The COVID-19 pandemic has irrevocably altered the field of South African wine, surfacing existing fault lines under immense strain. Bold leadership could not be more pressing.
There are arguably few industries that have borne the brunt of the pandemic to the extent of South African wine. Three separate alcohol bans, a 5-week hold on exports, and restrictive sales and consumption policies have seen the wine industry lose upwards of R7 billion, according to VinPro — a conservative estimate, as others have put that number closer to R25 billion. Additionally, VinPro estimates that around 21,000 jobs will be lost across the value chain in the aftermath. Soberingly, many of the challenges now confronting South African wine were not caused by the pandemic. Rather, COVID-19 served as a catalyst to widen already existing cracks within the industry.
Cracks in the faÃ§ade
A major fault line is the ongoing discounting of South African wine. While wine is South Africa’s second largest agricultural export — raising questions concerning government support — apartheid sanctions resulted in constraining quality innovation, leading international wine markets to label South African wine as “cheap and cheerful” in the 1990s, a stigma the industry is still struggling to overcome. Packaged wine is often exported at R43 p/l on average and bulk wine sometimes less than R4.50 p/l, making South Africa one of the cheapest mainstream exporters of wine in the world without the volume to sustain such a strategy. When comparing the trajectory of export prices, other New World countries have experienced significant growth. Australia, whose export levies are matched by government, jumped from $1,54 per exported packaged litre in 1990 to $4,64 in 2019, while Chile went from $0,98 to $3,16. By contrast, South Africa has barely increased its price p/l by 80 US cents within that time. Locally, 82% of packaged wine is sold for less than R48 p/l.
The South African wine industry cannot afford to carry on like this. Failure to address these unsustainable prices will make it impossible to achieve true social inclusion, as transformation is best advanced in an industry that has the equity to drive social growth.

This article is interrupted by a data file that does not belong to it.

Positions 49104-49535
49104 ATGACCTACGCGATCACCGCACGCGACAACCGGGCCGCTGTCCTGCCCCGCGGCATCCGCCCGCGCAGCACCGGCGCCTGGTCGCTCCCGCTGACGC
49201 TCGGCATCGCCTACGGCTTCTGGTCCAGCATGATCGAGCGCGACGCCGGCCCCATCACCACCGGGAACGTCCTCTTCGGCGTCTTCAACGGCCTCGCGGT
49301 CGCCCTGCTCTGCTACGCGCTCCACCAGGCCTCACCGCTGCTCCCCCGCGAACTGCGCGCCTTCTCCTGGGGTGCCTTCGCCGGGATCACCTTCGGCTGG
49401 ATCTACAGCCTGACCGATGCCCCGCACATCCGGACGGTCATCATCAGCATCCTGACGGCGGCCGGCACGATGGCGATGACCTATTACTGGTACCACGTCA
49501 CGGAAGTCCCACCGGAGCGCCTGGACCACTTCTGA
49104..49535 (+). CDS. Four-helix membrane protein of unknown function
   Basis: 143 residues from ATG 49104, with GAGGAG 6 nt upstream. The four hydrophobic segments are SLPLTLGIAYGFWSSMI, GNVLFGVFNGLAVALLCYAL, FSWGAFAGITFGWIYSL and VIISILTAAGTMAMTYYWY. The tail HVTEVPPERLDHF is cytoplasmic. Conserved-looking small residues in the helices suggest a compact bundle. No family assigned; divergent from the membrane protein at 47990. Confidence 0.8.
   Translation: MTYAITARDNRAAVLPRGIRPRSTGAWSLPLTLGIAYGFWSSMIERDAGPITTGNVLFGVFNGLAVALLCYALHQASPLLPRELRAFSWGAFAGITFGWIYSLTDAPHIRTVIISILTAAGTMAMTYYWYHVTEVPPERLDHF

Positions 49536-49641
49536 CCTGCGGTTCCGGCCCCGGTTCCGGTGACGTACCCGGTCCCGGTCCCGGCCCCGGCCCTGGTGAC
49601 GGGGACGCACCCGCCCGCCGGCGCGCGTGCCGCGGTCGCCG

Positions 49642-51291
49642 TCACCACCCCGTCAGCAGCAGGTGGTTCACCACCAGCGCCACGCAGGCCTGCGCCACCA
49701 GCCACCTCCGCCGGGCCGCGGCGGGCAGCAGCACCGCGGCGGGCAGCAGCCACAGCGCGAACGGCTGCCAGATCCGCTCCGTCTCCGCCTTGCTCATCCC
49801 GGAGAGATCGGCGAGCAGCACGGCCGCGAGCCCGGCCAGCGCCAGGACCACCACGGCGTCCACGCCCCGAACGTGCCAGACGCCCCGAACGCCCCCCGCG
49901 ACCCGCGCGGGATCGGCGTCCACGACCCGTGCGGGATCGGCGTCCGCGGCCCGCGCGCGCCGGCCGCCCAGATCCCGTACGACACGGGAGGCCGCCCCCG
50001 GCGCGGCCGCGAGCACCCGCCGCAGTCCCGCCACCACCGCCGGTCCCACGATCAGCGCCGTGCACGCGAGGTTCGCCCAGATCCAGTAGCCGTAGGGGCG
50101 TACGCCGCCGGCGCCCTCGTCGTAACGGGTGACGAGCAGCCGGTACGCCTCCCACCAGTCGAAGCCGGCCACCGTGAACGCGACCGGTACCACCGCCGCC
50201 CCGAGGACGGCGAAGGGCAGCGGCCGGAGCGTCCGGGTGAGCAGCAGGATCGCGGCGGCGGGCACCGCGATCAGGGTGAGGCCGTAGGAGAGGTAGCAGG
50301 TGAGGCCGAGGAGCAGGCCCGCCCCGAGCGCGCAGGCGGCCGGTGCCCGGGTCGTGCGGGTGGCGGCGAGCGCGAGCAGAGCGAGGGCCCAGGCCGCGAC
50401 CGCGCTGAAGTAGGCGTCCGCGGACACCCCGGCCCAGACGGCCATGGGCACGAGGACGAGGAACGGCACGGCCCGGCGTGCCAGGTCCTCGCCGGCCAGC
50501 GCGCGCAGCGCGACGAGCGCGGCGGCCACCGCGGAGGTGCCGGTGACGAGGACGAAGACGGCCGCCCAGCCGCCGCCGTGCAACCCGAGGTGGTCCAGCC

Adversity inspires innovation and creativity
Despite this challenging backdrop, wine businesses have nonetheless shown great creativity and innovation throughout the pandemic. A surge in online trade has seen global alcohol ecommerce increased by 234% compared to the previous year, according to Nielsen. South Africa is no exception. Wine.co.za has been operating its online shop since 2009, launching its direct-to-consumer platform, CellarDirect, in 2019. “During the alcohol ban the orders went absolutely crazy for both platforms — and during May orders ballooned from 150 monthly orders to over 6,000!” says Judy Brower of Wine.co.za. CellarDirect's income increased from an average of R20k per month to about R800k — R1million per month, after May 2020 hit a peak of R4 million.
Wine exports, too, have proved resilient. Exports are responsible for 45% of South Africa’s wine sales and despite 2020’s earlier export ban, export volumes by the end of the year bounced back to 2019 levels at 319 million litres. This is due to the fortitude of winemakers, a fortuitous trade dispute between China and Australia that has opened up a gap for South African wine, and a global social media campaign (#SaveSAwine) encouraging international wine lovers to support Brand South Africa.
"The South African wine industry has always been a particularly challenging, and risky industry and this has both bred and required the high level of resilience and innovation we see in South African producers,” says Anthony Hamilton Russell of Hamilton Russell Vineyards. The pandemic forced many to re-think a reliance on wine clubs and direct sales to visitors. Those who survived best had highly focused ranges and well-developed export markets in numerous countries — both on-trade and off-trade. “I fully expect these troubled times to lead to more producer product focus on the ‘winners’ in their range, and a far wider international target audience," says Hamilton Russell.
Bold leadership needed to steer South African wine to a sustainable future
If there’s one thing the wine industry has learnt from the disruption of 2020, it’s that it can no longer take traditional wine sales for granted. Never before has it been as pressing that all wine-related businesses have highly adaptable business models to survive and flourish. To foster this culture, it will be up to educators and industry leaders to skill wine professions. South Africa’s recent quality track record is testament to the work that has been put into technical skills. However, while wine production practices will forever be core facets of the wine industry, quality alone is not enough to succeed. This sentiment is echoed by WOSA’s Africa market manager Matome Mbatha: “WOSA’s strategic position is to drive premiumisation of South African wine.” In terms of wine education, he goes on to emphasise the importance of upskilling wine professionals in improving the status and value of the country brand.
The industry needs critical and creative thinkers, across the board, to drive South African wine towards a sustainable future. This will include improving a collective dialogue with the government to overcome polarised positions. Only then will we have true resilience to withstand the uncertain future ahead.
Jonathan Steyn is convenor of the Business of Wine programme at the University of Cape Town Graduate School of Business (UCT GSB). Raphaela van Embden is an alumnus of the Business of Wine and winner of the Veritas Young Wine Writer of the Year 2019.